Chapter 16
A Community of Tennessee Writers, Readers & Passersby

Planting Trees Whose Shade We May Never Enjoy

A writer gardens through an existential crisis

One recent morning I wasted time on Twitter, scrolling through tweets by prominent writers bemoaning the impossibility of finding time to read. “Book People,” began a New Yorker correspondent, “can you calmly, in detail, explain to me how you read so. many. books.? Do you just skim them? Do you spend nine hours a day reading? I genuinely do not understand how and I wish to be like you.”

Photo: Kim Green

“Lying works for me,” replied an author of crime fiction.

I might have dismissed the tweets as successful-writer humblebrags, but those guilty longings are familiar to scribes in all sectors of the Big Hustle. Being a writer means there’s always homework due, and whatever else you’re doing feels like an indulgence. So when colleagues manage to publish books and read prolifically, it’s hard not to secretly hate them a little.

In January a year ago, when friends posted their 2017 reading stats, I felt the same self-loathing and disbelief that surely inspired that tweetstorm: these productive word people had met their deadlines and also consumed sixty, seventy, even 100 books that year. Driven by envy and shiny New Year’s enthusiasm, I vowed to try for fifty books in 2018 and impulsively posted my Reading Challenge Goal on Goodreads, so that my eventual shame and regret could be enjoyed by all.

The shame began immediately. In early 2018, I was struggling to finish a manuscript I’d been working on for several years. Until I typed THE END, I considered that any time spent not writing was time wasted. I blew off gardening and housework, cooking and walking and yoga. Emails went unanswered and invitations un-RSVPed. Fortunately, I have no children or pets to harm by neglect.

Photo: Kim Green

All the while, my Goodreads vow mocked me. If I read, I was failing to write. If I didn’t read, I was failing as a Book Person. I avoided the living room, a shelf-lined place where unread books lurked. I compromised by allowing myself to read books that could be construed as “research”—how-tos on writing and publishing, or anything related to my topic. I drew the line at reading for entertainment.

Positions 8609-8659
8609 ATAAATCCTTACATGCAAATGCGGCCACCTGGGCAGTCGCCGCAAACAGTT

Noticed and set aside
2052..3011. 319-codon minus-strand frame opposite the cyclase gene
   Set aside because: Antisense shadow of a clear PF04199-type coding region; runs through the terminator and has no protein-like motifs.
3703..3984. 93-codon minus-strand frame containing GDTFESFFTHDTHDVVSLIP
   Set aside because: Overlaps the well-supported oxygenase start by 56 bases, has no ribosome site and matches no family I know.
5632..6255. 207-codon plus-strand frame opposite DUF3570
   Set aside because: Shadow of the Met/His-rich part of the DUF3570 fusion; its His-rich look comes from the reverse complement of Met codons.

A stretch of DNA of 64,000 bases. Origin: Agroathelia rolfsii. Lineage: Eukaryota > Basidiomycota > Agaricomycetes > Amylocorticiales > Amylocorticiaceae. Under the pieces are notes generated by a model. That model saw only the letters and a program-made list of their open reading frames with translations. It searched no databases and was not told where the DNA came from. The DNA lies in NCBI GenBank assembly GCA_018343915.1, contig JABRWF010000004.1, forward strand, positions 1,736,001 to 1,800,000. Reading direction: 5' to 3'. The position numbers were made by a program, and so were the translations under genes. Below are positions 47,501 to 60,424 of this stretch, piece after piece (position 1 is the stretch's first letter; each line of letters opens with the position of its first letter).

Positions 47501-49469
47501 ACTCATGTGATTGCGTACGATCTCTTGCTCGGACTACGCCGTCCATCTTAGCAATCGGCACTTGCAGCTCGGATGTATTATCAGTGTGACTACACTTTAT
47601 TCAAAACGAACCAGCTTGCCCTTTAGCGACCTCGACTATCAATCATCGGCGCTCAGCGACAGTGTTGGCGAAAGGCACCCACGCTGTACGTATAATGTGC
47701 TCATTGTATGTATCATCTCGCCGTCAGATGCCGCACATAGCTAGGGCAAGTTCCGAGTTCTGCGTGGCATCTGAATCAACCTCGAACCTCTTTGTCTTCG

Of course I lost the Goodreads Challenge. This January, I stared glumly at the screen displaying my 2018 virtual shelf: thirty-seven books. I was clearly of lesser stock than my prolific colleagues, whose ironclad discipline I could scarcely imagine.

For struggling writers, reading is, at best, a complicated pleasure. Reading for love as children is what organized our neurons into writers’ brains in the first place, and we never lose that primal joy in the written word. Reading is sustenance for us, a form of communion. But adult responsibilities close in: mortgages to pay, deadlines to meet, peers to vanquish. During this precarious time for journalism and publishing, writers feel intense pressure to keep the word assembly line grinding at impossible speeds. “Who has time to read?” we tweet. And whether you do or don’t, the cycle of self-reproach turns: either you manage time too poorly to carve out reading hours, or you can find the time because you don’t have enough writing to do.

Photo: Kim Green

Which leaves an uncomfortable question hanging: with all this reader’s guilt floating on the ether, why am I working so hard to send another book into the world, to menace someone else’s bookshelf unread?

Existential crisis alert.

When faced with existential crises, I dig holes. This afternoon I spent time in my garden, breaking up winter-hardened dirt clods and enriching the soil with compost. Last spring, I dug almost no holes at all. My generous mother took up my slack, weeding and pruning while I forced myself to finish that damned manuscript.

This spring, I realized that I didn’t want to lose another season in the garden with my mom—or another year of reading, walking, and cooking for friends. Because yes, I’m a writer, and there’s work to do. But I’m also a long-haul walker, gardener, cook, and friend. If I don’t devote time to those things, I’m not fully myself. And it strikes me now that it wasn’t discipline that robbed me of those pleasures in 2018; it was the failure-shaming itself.

Photo: Kim Green